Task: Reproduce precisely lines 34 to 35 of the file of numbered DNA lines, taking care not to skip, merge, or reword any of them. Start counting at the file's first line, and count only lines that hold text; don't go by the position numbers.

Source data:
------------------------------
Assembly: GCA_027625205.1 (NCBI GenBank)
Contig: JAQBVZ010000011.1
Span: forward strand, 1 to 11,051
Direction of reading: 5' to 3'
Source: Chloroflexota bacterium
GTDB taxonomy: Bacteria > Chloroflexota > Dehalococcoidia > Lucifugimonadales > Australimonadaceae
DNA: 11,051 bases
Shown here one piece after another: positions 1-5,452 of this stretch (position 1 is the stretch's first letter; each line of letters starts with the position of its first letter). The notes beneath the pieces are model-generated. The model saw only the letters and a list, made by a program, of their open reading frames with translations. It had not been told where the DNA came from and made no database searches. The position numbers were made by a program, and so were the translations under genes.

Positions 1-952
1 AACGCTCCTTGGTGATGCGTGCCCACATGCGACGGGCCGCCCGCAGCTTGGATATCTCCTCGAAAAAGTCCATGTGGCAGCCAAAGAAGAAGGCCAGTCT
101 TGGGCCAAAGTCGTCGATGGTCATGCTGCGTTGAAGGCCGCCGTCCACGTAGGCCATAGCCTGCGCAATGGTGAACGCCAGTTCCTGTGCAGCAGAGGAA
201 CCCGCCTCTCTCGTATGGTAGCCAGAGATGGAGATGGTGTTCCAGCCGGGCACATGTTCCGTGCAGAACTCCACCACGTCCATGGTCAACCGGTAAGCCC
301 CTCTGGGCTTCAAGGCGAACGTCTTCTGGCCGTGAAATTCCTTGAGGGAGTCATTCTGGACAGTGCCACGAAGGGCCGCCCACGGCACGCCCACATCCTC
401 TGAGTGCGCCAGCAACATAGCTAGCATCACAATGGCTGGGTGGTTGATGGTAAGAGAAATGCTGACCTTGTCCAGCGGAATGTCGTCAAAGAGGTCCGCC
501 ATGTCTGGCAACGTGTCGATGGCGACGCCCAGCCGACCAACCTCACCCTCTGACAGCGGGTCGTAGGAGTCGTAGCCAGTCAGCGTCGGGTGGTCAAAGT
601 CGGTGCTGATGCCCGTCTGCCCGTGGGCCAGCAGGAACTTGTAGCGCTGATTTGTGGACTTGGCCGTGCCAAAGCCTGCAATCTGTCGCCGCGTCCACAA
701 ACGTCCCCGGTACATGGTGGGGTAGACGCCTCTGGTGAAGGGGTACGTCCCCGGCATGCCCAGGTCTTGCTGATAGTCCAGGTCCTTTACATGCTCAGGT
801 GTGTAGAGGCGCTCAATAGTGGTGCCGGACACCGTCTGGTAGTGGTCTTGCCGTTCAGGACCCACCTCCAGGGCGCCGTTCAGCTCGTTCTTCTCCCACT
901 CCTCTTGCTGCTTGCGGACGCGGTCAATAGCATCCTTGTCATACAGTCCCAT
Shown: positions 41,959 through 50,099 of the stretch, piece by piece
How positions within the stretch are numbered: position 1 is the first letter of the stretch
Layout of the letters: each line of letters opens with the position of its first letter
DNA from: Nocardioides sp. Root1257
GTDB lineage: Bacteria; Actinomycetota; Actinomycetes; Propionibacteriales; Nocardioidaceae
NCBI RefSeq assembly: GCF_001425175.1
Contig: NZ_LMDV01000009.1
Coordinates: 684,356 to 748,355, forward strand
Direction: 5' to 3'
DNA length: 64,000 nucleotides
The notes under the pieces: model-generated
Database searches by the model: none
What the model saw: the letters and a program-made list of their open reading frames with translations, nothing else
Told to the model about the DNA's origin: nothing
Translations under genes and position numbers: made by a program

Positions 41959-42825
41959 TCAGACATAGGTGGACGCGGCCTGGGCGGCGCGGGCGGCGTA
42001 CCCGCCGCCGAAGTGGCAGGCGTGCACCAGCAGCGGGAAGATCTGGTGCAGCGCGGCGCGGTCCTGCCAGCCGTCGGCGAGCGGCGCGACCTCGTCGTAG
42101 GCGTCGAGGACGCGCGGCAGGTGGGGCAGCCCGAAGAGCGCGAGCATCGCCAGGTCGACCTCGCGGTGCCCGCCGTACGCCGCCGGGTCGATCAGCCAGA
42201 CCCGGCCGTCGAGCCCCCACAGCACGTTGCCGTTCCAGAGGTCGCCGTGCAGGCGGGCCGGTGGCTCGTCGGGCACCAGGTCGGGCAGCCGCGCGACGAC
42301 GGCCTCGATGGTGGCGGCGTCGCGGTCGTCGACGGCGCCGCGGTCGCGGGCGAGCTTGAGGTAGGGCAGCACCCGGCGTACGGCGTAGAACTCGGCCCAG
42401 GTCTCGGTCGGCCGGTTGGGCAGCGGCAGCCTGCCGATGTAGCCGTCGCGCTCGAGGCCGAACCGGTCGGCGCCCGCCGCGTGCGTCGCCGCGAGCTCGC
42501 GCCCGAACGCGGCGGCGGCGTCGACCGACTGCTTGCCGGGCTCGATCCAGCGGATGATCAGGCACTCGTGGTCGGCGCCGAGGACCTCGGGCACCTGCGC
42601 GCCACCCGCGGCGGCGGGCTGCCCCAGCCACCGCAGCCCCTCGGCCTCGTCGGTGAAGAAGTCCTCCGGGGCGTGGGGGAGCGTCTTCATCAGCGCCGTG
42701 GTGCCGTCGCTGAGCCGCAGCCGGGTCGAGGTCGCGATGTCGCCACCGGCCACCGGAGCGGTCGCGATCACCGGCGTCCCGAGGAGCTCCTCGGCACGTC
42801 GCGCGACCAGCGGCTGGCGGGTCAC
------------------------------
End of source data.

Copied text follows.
Translations under genes and position numbers: made by a program

Positions 41959-42825